Friday, 23 May 2014


We Were Liars by E. Lockhart

We are the Liars.

We are beautiful, privileged and live a life of carefree luxury.

We are cracked and broken.

A story of love and romance.

A tale of tragedy.

Which are lies?

Which is truth?

Oh, dear. We Were Liars was one of my most highly anticipated reads of the year. And I think that was the problem. If you haven't heard about this book then I have to assume that you don't have access to the internet, although if that's the case then how are you reading this review? But seriously, this book has been raved about online for months. Months. I've been dying to get my hands on it since the first review of it that I read, something that mentioned a twist ending and utter devastation. Now, that should have been a red flag for me, but we'll get to that in a minute.

I want to point out that I don't think this was a bad book, I just didn't enjoy any of it. Like, at all. I thought the characters were boring and vapid. I thought the writing was fairly average. And the plot just didn't work for me. I know I'm a nitpicky person, there's no getting around that fact, but I strongly suspect that the hype surrounding this book killed it for me. My expectations had been built and built and built - no book was going to satisfy them. This is a problem I have so often that I almost expect it now, but it doesn't keep me from getting excited about books. Especially books with twist endings.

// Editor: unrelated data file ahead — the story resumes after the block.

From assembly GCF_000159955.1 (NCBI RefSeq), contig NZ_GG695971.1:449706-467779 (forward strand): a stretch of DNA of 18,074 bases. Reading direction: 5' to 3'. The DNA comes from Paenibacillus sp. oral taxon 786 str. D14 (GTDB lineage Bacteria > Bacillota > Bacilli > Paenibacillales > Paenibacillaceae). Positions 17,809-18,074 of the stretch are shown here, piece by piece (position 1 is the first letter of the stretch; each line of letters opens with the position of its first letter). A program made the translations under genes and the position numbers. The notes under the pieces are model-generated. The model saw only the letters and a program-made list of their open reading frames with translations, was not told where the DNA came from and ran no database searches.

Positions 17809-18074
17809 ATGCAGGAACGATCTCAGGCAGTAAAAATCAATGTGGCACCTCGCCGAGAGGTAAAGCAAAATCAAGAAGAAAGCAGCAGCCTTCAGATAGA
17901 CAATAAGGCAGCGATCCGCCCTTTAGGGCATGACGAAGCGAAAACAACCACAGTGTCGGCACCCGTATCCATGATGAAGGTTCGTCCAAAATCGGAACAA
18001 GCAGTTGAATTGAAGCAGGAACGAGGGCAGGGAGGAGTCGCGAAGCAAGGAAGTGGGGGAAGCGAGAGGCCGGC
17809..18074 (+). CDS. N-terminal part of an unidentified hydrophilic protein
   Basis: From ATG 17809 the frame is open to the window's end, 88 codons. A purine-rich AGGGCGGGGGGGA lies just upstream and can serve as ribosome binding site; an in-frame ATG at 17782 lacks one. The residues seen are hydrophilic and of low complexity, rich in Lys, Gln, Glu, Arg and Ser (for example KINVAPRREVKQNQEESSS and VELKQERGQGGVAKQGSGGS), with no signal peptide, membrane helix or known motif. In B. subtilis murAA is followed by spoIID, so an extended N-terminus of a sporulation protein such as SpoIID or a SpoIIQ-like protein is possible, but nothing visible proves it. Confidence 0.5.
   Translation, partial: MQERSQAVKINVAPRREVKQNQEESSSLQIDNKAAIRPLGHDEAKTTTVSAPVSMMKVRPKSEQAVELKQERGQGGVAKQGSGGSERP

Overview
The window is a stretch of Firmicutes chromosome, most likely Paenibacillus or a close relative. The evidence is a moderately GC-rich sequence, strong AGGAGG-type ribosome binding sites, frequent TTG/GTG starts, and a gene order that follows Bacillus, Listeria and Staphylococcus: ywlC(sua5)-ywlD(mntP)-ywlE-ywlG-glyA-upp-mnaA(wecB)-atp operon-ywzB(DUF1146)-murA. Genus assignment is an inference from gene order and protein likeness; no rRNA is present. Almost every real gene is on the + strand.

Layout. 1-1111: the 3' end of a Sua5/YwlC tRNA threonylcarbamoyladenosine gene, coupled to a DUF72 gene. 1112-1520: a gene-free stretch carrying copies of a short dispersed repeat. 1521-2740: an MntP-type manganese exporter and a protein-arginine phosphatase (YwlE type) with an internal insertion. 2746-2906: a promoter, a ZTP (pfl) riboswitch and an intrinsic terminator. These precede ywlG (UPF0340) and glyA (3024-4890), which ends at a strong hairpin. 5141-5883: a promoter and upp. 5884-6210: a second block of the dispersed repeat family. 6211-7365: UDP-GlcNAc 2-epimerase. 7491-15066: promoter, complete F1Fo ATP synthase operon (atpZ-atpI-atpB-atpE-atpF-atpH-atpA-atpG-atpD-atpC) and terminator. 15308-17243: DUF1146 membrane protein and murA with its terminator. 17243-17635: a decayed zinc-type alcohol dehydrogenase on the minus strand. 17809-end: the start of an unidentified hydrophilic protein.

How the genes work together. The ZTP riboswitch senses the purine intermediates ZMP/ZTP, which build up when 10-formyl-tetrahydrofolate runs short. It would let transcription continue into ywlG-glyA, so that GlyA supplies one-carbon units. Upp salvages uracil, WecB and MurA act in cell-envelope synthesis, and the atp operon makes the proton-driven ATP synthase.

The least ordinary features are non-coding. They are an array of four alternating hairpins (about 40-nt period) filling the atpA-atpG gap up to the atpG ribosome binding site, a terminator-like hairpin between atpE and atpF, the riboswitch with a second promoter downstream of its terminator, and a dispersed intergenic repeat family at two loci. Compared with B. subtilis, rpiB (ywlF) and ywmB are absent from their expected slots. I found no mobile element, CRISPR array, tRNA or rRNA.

I love a twist ending. I do. Except I called it halfway through the book. A random thought about how something was being written occurred to me and that was it. Boom. Ending ruined. The thing is, I wouldn't have spotted it if I hadn't been looking for the twist. I don't do it on purpose, I swear I don't set out to ruin books for myself, but if someone tells me there's a twist ending, I'll try to figure it out before it happens. My brain just works on that in the background while I'm reading. It's like if I told you not to think about elephants, you'd think about elephants (thank you, Inception.) You just can't help it. And every single review I've seen mentions the shocking twist ending. It's the first sentence on the back of the book:

It's the second sentence inside of the book:

Can it really be a twist ending if you're waiting for the twist to occur? If you're totally, one hundred per cent prepared for something shocking, can you actually be shocked? (This has happened to me before - I knew something big was coming and had a theory about what it might be. My theory was a lot more shocking than what actually happened, leaving me disappointed. And wondering if I ought to consult a psychiatrist.)


  1. Yeah, I think all the people talking about the twist ending actually ended up doing a disservice to the book. I read it really early, so I was surprised by it, but had I read it around now I would have probably guessed the ending. I mean, it's not like it's underused. But I did like how the twist was handled. I'd like to know what your theory was, though!

    1. Ah, that would be my theory about the ending of "If You Find Me," by Emily Murdoch. [SPOILERS FOR ANYONE WHO HASN'T READ IT - YOU HAVE BEEN WARNED] Without being too specific, I was utterly convinced that she'd allowed something to happen to Nessa so that she wouldn't have to go through it herself and then regretted it. Which I personally think is worse than what happened, although I'm not saying that what actually happened is a small or lesser thing.